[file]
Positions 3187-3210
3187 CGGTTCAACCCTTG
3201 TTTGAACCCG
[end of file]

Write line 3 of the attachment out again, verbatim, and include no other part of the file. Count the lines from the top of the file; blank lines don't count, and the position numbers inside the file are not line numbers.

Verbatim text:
3201 TTTGAACCCG